Pelagianism is another term that you sometimes see referenced in theological discussions. It teaches the same idea as we believe that men are not born in sin, but rather choose to disobey. Pelagianism teaches that man is born pure. Semi-Pelagianism teaches that man is sick. Probably semi-Pelagianism is closer to what we believe than straight Pelagianism, for the fact that every man has sinned (Rom 3:23, I Ki 8:46, Isa 53:6) points conclusively to an inherent moral weakness in man. Only Jesus, born free from the Adamic curse (Gen 3:17), was able to overcome the fatal tendency in men to gravitate toward sin like moths to a flame. I believe men have moral weakness because of God’s curse. God cursed the ground in Gen 3:17, but man is taken from the ground (“out of it [the ground] wast thou taken: for dust thou art, and unto dust shalt thou return”-Gen 3:19). Hence, God cursed man by reference to what man is made from. The ground was cursed for Adam’s sake; however, Jesus was not of Adam but of God and was therefore not under Adam’s curse. Therefore men are born upright (Ecc 7:29) and do not inherit the sins of their fathers (Ezek 18:20), but, like sheep, all men have gone astray (Isa 53:6) because of the weakness of the flesh they inherit as a result of the curse (Mt 26:41, Rom 8:3).
Modern Calvinism, like ancient Augustinianism from which is it derived, promotes moral laxity. Therefore, the need for teaching personal accountability to day is as strong as it was in the fourth century when Augustine and Pelagian lived. Calvin’s exaggerated view of human weakness is utilized as an excuse for moral laxity (“I can’t help it, so why try?”), and God’s sovereign grace is used as an excuse for moral fatalism, that is, God is sovereign and will save whomever He chooses no matter what they may or may not do.
Pelagianism was a 4th-century doctrine taught by Pelagius and his followers which stressed that humans have the ability to fulfill the commands of God apart from Sovereign grace, and which denies original sin. A reference to Pelagius appeared in a recent popular movie, King Authur. Pelagius’ teachings were opposed by the Church and its leading figure (Augustine) in particular. Pelagian was a British theologian who taught in Rome beginning in the late fourth century. Augustine of Hippo bitterly opposed him in theological debates and even had him declared a heretic by a local council. However, Pelagius was vindicated by higher church authorities. It does not appear that Pelagius was ever actually declared a heretic by the church.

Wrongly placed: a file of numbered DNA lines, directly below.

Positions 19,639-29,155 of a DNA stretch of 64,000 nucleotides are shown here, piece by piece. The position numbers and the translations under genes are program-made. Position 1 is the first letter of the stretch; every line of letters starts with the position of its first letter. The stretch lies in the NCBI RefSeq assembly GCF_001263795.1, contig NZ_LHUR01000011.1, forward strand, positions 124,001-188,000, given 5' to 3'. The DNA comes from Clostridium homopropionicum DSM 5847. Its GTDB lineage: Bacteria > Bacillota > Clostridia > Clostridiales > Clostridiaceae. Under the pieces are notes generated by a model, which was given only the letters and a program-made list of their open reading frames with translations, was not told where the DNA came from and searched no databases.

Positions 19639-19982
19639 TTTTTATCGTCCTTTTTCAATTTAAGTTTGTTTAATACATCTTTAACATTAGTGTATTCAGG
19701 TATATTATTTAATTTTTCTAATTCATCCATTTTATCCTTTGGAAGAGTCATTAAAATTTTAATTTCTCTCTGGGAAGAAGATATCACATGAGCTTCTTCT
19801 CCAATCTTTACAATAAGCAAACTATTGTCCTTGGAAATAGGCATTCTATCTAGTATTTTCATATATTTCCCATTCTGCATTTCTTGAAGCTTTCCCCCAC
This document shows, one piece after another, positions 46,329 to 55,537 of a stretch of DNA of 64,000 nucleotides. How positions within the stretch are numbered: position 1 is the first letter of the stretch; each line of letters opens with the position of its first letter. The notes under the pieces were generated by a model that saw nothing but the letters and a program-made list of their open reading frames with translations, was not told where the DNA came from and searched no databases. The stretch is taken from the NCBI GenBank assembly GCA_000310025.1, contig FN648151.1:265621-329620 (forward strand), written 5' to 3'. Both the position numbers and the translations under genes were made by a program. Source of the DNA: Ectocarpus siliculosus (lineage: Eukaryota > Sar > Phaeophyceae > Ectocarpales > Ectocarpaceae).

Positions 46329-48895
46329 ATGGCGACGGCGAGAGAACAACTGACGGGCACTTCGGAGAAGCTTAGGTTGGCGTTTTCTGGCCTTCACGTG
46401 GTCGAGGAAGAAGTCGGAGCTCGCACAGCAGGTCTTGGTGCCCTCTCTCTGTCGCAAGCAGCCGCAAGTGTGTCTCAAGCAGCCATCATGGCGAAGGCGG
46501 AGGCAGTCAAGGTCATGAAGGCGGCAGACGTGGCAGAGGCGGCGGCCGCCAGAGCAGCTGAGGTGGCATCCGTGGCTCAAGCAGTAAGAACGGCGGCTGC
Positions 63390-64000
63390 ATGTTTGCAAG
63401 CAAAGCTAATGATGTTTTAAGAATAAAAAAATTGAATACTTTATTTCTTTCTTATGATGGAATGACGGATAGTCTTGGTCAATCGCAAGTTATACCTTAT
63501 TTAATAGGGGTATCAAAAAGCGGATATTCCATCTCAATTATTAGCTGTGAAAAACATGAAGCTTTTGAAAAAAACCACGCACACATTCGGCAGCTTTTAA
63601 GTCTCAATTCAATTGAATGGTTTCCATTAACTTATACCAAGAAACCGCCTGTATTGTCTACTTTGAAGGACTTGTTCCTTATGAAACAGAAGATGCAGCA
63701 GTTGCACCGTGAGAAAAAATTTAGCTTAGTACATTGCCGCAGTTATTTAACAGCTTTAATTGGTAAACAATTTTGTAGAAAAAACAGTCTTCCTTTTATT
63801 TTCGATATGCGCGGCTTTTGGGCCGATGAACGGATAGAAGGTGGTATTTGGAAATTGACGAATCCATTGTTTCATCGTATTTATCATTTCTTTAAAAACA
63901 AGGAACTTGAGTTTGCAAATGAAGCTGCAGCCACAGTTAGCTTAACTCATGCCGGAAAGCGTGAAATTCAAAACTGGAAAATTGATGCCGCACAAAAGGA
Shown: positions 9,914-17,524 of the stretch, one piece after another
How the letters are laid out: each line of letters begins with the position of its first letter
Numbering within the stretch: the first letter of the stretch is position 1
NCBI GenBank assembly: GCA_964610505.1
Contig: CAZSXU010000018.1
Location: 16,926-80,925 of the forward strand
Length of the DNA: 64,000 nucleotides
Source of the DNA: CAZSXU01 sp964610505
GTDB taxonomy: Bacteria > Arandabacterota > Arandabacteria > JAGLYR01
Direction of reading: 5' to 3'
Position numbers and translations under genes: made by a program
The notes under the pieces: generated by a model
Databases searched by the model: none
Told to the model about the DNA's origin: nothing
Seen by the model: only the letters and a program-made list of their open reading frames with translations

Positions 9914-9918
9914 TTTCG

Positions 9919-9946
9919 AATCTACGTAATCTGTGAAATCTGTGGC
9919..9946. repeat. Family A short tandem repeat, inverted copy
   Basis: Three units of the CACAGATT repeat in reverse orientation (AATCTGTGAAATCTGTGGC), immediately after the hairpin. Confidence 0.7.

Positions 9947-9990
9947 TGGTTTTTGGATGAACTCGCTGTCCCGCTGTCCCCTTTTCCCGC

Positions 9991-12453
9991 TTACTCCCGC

Semi-Pelagianism was a view later proposed by John Cassian. His doctrine was a compromise between the Pelagian view and the Augustinian view. He believed that man was not dead in trespass and sin, but was sick and weakened by it. Man was only weakened by the fall and therefore man had the ability to save himself by accepting or rejecting of his own will Christ’s offer of grace. Pelagius himself was excommunicated (and then exonerated), and his theology condemned (and approved) by a series of church councils, though the issues of the doctrine of free will have remained a sore point for the theologians even to our day. The three views of man’s depravity are: St. Augustine regards natural man as dead, Pelagius regards him as alive and well, and Cassian regards him as being merely sick. Augustine’s position is the only one that leans entirely on the Sovereign mercies of God.
Pelagius was motivated by a passion for the moral purity of ALL Christians, not merely for an ascetic elite. And in the context of the newly Christianized Roman Empire, this was a timely message. By the time of Pelagius, Christianity had become not only permissible, but socially advantageous – leading, of course, to a great number of merely nominal Christians. Exacerbating this problem, to Pelagius’ mind, was an exaggerated view of human weakness taught by the church, which he saw utilized as an excuse for moral laxity.
Pelagius was outraged by this moral complacency. To combat it, he fervently insisted on the ability of every man to avoid sin if he so wished, and denied that man’s wickedness could be blamed on either human nature or God. This led to a strict moral rigorism – since we can avoid sin, we must do so. Thus Pelagius focused his attention on practicalities that assist in living the moral life – penance for forgiveness, discipline to undo bad habits, and teaching, revelations, and exhortation to assist perseverance in good works.
Pelagianism from http://www.kencollins.com/glossary/theology.htm
Pelagianism is a doctrine that is named after Pelagius, a British theologian who taught in Rome beginning in the late fourth century. Augustine of Hippo bitterly opposed him in theological debates and even had him declared a heretic by a local council. However, Pelagius was vindicated by higher church authorities. It does not appear that Pelagius was ever actually declared a heretic by the church.
No Christian theologian or sect has ever systematically advocated Pelagianism (?), though perhaps individuals have fallen into it inadvertently. During the Protestant Reformation, Lutherans accused the Roman Catholic Church of Pelagianism, but they have since retracted the accusation.
Pelagianism denies original sin, teaching that each person is born without sin but recapitulates Adam’s fall. It also teaches that human beings can take the first steps toward salvation through works, apart from God’s grace. The Council of Orange condemned Pelagianism as a heresy in AD 529.